"The naval balance depends on where on the map a confrontation takes place," he said. "In all likelihood, that will be in the China seas or adjacent waters, within reach of shore-based components of Chinese seapower. These are the great equalizer. Or could be if Chinese armaments live up to their billing."
The new destroyers will serve as PLAN's "workhorses," giving the Navy more flexibility, Yoshihara said. Roles include forming surface action groups, joining amphibious task forces, and pickets for carrier strike groups. "In a Taiwan contingency, the 052s could also provide area-wide air defense coverage near or over the island, complicating Taipei's ability to defend its airspace."
Holmes added: "It is true that our Burkes carry more rounds of ammunition, more fuel, and so forth than the Type 052s. But it's also true that PLA Navy task forces will operate under the protective umbrella of shore-based tactical aircraft and missiles. And they will have missile-armed patrol craft and diesel submarines to act as offshore pickets."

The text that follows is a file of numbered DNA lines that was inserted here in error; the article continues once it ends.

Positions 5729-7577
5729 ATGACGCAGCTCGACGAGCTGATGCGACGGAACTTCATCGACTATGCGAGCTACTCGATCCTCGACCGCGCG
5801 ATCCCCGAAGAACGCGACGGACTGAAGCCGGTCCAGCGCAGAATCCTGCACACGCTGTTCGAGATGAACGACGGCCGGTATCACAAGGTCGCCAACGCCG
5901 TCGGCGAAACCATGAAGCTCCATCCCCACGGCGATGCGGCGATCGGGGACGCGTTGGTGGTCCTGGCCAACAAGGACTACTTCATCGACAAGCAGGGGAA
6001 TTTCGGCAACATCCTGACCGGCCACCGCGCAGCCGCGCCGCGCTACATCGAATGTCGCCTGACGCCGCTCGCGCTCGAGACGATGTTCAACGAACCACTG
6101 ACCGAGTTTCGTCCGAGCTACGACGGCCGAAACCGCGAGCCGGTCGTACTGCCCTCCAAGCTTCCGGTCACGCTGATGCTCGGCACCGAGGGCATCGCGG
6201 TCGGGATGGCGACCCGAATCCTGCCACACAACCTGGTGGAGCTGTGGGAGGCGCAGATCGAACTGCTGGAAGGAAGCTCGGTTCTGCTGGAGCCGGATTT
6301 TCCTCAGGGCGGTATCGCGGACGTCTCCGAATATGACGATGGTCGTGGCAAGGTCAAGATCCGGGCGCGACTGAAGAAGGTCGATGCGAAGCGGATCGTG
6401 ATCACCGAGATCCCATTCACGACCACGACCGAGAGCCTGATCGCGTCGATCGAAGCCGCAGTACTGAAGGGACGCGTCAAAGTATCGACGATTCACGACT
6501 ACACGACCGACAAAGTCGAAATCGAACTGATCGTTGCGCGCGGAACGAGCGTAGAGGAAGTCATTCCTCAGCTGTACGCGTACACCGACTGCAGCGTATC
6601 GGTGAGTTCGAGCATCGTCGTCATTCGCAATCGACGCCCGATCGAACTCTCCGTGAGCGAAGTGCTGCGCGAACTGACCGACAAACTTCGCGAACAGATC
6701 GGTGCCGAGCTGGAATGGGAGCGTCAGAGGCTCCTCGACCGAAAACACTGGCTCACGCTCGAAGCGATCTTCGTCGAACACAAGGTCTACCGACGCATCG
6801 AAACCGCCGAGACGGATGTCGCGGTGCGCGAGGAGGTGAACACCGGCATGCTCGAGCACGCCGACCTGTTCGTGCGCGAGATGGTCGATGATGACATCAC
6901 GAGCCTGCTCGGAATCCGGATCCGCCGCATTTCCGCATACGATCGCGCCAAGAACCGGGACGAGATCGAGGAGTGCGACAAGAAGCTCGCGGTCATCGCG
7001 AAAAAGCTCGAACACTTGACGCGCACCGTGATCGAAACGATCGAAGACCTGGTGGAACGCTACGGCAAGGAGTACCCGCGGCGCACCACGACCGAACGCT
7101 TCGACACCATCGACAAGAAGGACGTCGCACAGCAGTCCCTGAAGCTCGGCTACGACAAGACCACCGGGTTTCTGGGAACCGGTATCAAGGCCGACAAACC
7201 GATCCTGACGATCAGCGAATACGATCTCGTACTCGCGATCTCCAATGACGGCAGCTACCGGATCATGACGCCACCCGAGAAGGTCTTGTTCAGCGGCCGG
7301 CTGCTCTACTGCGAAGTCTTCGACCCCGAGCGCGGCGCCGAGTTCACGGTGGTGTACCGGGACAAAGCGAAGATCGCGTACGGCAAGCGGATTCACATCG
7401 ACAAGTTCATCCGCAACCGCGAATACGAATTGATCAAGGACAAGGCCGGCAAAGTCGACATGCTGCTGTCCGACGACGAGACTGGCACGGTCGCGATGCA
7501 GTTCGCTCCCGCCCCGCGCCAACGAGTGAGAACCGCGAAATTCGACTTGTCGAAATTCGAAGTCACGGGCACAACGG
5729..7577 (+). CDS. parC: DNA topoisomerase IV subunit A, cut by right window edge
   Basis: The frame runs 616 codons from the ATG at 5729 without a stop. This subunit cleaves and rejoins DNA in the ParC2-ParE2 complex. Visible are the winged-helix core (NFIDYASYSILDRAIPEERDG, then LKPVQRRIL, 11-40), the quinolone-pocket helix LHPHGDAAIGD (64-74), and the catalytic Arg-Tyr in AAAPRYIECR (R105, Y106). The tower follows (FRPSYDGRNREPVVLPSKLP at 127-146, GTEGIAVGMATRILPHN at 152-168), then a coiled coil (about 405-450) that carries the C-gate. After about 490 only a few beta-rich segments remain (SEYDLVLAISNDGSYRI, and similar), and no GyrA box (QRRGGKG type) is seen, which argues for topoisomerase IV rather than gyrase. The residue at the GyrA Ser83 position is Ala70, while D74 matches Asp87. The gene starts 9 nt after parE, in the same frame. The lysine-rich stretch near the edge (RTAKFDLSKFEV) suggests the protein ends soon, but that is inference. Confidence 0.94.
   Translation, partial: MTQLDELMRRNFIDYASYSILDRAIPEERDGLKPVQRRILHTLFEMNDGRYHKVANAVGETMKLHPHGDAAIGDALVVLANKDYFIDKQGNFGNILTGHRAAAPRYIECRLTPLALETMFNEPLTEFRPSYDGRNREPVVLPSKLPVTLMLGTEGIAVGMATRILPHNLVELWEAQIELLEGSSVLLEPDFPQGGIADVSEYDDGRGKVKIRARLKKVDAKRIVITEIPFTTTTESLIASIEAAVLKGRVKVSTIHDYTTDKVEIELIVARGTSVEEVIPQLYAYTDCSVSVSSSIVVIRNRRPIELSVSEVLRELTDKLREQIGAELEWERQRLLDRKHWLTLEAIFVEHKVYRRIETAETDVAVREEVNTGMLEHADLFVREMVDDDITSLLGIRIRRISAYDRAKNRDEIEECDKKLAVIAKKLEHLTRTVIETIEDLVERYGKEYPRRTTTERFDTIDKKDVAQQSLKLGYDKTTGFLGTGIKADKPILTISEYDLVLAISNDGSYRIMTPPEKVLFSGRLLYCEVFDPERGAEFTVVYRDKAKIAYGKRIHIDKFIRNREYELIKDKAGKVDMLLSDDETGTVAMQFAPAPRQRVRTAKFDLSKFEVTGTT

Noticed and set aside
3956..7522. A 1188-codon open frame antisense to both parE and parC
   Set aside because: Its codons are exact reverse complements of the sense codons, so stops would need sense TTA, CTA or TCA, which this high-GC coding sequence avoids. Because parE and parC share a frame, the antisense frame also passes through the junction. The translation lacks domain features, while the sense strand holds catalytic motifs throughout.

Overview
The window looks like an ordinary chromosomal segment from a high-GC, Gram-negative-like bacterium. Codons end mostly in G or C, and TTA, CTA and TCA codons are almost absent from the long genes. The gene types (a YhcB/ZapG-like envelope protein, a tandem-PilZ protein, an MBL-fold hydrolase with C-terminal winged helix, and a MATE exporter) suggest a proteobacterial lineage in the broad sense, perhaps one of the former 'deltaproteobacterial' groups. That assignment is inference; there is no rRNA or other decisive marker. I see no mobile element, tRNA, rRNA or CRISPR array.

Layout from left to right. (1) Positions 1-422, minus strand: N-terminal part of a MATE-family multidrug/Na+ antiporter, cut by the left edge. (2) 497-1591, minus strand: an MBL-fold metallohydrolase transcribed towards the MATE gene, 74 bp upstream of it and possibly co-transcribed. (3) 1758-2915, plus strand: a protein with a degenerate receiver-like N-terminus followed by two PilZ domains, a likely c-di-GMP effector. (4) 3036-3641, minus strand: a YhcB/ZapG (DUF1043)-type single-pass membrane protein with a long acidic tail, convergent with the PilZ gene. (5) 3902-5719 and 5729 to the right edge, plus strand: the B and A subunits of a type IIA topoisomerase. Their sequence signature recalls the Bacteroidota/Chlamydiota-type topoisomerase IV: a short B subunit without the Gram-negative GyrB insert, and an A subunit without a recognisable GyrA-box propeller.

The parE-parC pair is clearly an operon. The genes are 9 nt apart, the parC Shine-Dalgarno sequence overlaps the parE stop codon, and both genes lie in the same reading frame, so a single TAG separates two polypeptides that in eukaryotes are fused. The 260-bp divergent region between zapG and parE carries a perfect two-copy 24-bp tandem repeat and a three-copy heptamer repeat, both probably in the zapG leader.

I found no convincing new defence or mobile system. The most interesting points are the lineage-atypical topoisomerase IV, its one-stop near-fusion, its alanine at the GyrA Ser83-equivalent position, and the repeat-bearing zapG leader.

The 052D and 055 ship construction schedules mirror the three-ship aircraft carrier program underway. The three conventionally powered carriers are to enter service between 2020 and 2024 in addition to the aircraft carrier Liaoning, which entered service in 2012, AMI's Beitinger said.
The multimission 052C/Ds and later the 055 guided-missile cruisers will provide long-range air defense as well as a more balanced AAW/point defense, anti-surface warfare and anti-submarine warfare capability compared to earlier major surface combatant designs.
The PLAN will probably employ one cruiser and two destroyers as part of a carrier strike group or amphibious group, he said.
The PLAN remains in the nascent stages of carrier operations and training and will continue to incrementally integrate additional ships, submarines and aircraft into a strike group structure over the next decade, Beitinger said.
AMI expects regional countries will view these developments as a "significant threat to stability, particularly as the PLAN refines and perfects its ability to operate a carrier or amphibious strike group and project power at sea or over land."
As for the US and Taiwan, "the PLAN will further develop its anti-access/area-denial capabilities using ballistic missiles, submarines and carrier strike groups as part of a layered strategy to control and deny access to areas of the South China Sea and East China Sea," Beitinger said.